Chinese smartphone maker Xiaomi Corp has alleged its top executives were threatened with “physical violence” and coercion during questioning by India’s financial crime agency, according to a court filing seen by Reuters.
Law Enforcement Branch officials have warned the company’s former Indian chief executive, Manu Kumar Jain, current chief financial officer Sameer BS Rao, and their families of “disastrous consequences” if they do not submit not the statements desired by the agency, Xiaomi’s filing dated May 4. declared.
The Enforcement Branch did not immediately respond to a request for comment.
Xiaomi has been under investigation since February, and last week the Indian agency seized $725 million from the company’s Indian bank accounts, claiming it was making illegal money transfers overseas.” under cover of royalties”.
Xiaomi denied any wrongdoing, saying its royalty payments were legitimate. On Thursday, a judge heard from Xiaomi’s lawyers and suspended the Indian agency’s decision to freeze bank assets. The next hearing is scheduled for May 12.
Jain and Rao have on some occasions been “threatened…with dire consequences including arrest, damage to career prospects, criminal liability and physical violence if they fail to make statements in accordance with the dictates” of the agency. , according to the High Court filing. from the southern state of Karnataka.
Leaders “were able to withstand the pressure for a while, (but) they eventually caved under such extreme and hostile abuse and pressure and unwittingly made statements,” he added.
Xiaomi declined to comment citing ongoing legal proceedings. Jain and Rao did not respond to questions from Reuters.
Jain is now Xiaomi’s global vice president based in Dubai and is credited with bringing Xiaomi to prominence in India, where its smartphones are hugely popular.
Xiaomi was the top smartphone vendor in 2021 with a 24% market share in India, according to Counterpoint Research. It also sells other tech gadgets, including smartwatches and televisions, and has 1,500 employees in the country.
Many Chinese companies have struggled to do business in India due to political tensions following a border clash in 2020. India has cited security concerns by banning more than 300 Chinese apps since then and has also tightened standards for Chinese companies investing in India.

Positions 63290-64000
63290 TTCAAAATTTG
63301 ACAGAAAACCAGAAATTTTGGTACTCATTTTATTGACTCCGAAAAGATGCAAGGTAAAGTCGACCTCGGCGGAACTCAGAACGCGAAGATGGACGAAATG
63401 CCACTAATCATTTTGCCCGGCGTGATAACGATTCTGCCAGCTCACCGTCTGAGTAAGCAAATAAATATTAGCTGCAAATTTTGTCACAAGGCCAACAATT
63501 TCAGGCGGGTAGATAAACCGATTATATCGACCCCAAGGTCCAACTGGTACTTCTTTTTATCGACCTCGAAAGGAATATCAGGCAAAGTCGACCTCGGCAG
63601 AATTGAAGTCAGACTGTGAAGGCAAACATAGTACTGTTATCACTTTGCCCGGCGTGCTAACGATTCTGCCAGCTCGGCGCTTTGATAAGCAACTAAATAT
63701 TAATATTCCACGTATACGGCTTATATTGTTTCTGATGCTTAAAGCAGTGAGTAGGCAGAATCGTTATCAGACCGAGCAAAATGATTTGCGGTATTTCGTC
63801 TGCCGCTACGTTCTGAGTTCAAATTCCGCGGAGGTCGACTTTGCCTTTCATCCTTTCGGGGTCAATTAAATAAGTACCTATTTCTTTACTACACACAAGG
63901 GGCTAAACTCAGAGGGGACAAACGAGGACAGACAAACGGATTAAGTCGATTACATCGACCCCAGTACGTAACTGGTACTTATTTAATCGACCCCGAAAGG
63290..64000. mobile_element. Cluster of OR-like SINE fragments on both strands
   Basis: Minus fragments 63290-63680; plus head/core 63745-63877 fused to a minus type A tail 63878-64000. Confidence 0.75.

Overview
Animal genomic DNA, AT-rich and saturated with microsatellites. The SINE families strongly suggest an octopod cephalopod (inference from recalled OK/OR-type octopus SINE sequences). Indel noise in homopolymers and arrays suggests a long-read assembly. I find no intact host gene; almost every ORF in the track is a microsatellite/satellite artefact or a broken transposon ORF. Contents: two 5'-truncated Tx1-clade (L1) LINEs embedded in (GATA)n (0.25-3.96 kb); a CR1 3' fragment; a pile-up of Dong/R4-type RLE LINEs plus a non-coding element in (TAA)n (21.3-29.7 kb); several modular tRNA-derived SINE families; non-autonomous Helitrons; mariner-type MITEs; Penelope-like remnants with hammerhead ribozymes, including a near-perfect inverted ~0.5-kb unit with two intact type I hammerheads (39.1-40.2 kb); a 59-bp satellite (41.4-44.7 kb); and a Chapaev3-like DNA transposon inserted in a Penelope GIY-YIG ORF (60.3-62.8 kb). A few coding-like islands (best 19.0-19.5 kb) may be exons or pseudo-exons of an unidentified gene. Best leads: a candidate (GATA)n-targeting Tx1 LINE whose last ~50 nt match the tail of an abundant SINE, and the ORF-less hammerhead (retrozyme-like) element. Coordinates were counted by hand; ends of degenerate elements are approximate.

Tax inspectors raided Xiaomi’s Indian offices in December. After receiving information from the tax authorities, the Law Enforcement Branch – which investigates issues such as foreign exchange law violations – began to review Xiaomi’s royalty payments, according to court documents.
The agency said last week that Xiaomi Technology India Private Limited (XTIPL) handed over the foreign currency equivalent of 55.5 billion rupees ($725 million) to overseas entities, even though Xiaomi n had “used no service” from them.
“Such huge sums in the name of royalties were paid on the instructions of their Chinese parent group entities,” the agency said.
Xiaomi’s court filing alleges that during the investigation, Indian agency officials “dictated and coerced” Xiaomi India Chief Financial Officer Rao to include a phrase in his statement “under extreme duress.” April 26.
The line read: “I accept that the royalty payments were made by XTIPL in accordance with the instructions of certain persons in the Xiaomi group.”
A day later, on April 27, Rao retracted the statement saying it was “not voluntary and made under duress,” according to the filing.
Management issued an asset freezing order on Xiaomi’s bank accounts two days later.
Xiaomi said in a previous statement to the media that it believes its royalty payments “are all legitimate and truthful” and that the payments were made for “licensed technologies and IP addresses used in our Indian version products”. .
Its court filing said Xiaomi was “aggrieved to have been targeted since some of its affiliated entities are based outside of China.”